To fight vaccine lies, authorities recruit an ‘influencer army’

Ellie Zeiler, 17, a TikTok creator, at her home in Escondido, Calif., July 29, 2021.MAGGIE SHANNON/NYT

LOS ANGELES — Ellie Zeiler, 17, a TikTok creator with over 10 million followers, received an email in June from Village Marketing, an influencer marketing agency. It said it was reaching out on behalf of another party: the White House.

Would Zeiler, a high school senior who usually posts short fashion and lifestyle videos, be willing, the agency wondered, to participate in a White House-backed campaign encouraging her audience to get vaccinated against the coronavirus?

Zeiler agreed, joining a broad, personality-driven campaign to confront an increasingly urgent challenge in the fight against the pandemic: vaccinating the youthful masses, who have the lowest inoculation rates of any eligible age group in the United States.

Fewer than half of all Americans ages 18-39 are fully vaccinated, compared with more than two-thirds of those older than 50, according to the Centers for Disease Control and Prevention. And about 58{028e8b43b440f88d50a94b0ac799d5b93a220d942414697744f001bd74eb64d0} of those ages 12-17 have yet to receive a shot at all.

To reach these young people, the White House has enlisted an eclectic army of more than 50 Twitch streamers, YouTubers, TikTokers and 18-year-old pop star Olivia Rodrigo, all of them with enormous online audiences. State and local governments have begun similar campaigns, in some cases paying “local micro influencers” — those with 5,000 to 100,000 followers — up to $1,000 a month to promote COVID-19 vaccines to their fans.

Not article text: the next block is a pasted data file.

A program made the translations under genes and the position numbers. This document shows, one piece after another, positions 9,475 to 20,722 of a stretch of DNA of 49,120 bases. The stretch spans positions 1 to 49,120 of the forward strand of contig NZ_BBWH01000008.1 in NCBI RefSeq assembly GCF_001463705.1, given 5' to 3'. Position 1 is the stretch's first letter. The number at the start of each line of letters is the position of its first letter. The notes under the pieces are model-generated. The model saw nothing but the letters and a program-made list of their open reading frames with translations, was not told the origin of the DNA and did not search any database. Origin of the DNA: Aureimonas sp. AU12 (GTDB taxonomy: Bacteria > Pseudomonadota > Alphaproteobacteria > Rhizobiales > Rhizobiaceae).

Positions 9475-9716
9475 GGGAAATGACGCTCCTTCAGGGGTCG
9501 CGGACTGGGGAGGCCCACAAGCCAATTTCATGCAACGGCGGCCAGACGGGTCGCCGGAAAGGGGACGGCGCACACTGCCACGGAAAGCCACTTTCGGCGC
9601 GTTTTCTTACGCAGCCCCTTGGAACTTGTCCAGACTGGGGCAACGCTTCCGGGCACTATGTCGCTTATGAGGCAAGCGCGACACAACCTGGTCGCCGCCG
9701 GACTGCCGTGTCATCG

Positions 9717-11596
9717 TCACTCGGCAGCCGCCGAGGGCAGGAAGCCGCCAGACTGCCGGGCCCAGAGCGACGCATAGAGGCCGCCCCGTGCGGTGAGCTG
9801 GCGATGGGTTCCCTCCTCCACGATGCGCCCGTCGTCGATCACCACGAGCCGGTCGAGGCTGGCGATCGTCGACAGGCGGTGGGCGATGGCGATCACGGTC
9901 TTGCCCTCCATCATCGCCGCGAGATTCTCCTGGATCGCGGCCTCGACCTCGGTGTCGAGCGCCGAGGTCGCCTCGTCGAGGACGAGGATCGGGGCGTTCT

The efforts are, in part, a counterattack against a rising tide of vaccine misinformation that has flooded the internet, where anti-vaccine activists can be so vociferous that some young creators say they have chosen to remain silent on vaccines to avoid a politicized backlash.

“The anti-vaccine side of the internet is still set on all this vaccine news,” said Samir Mezrahi, administrator of several “meme pages” such as Kale Salad, which has nearly 4 million followers on Instagram and posts viral videos and other content. “We’re posting about J. Lo and Ben Affleck.”

Renee DiResta, a researcher who studies misinformation at the Stanford Internet Observatory, said that although influencer campaigns can be useful, they may be no match for mass, organic online movements. She noted the contrast between creators who have been asked to spread pro-vaccine messaging versus vaccine skeptics, who have made it a personal mission to question the injections.

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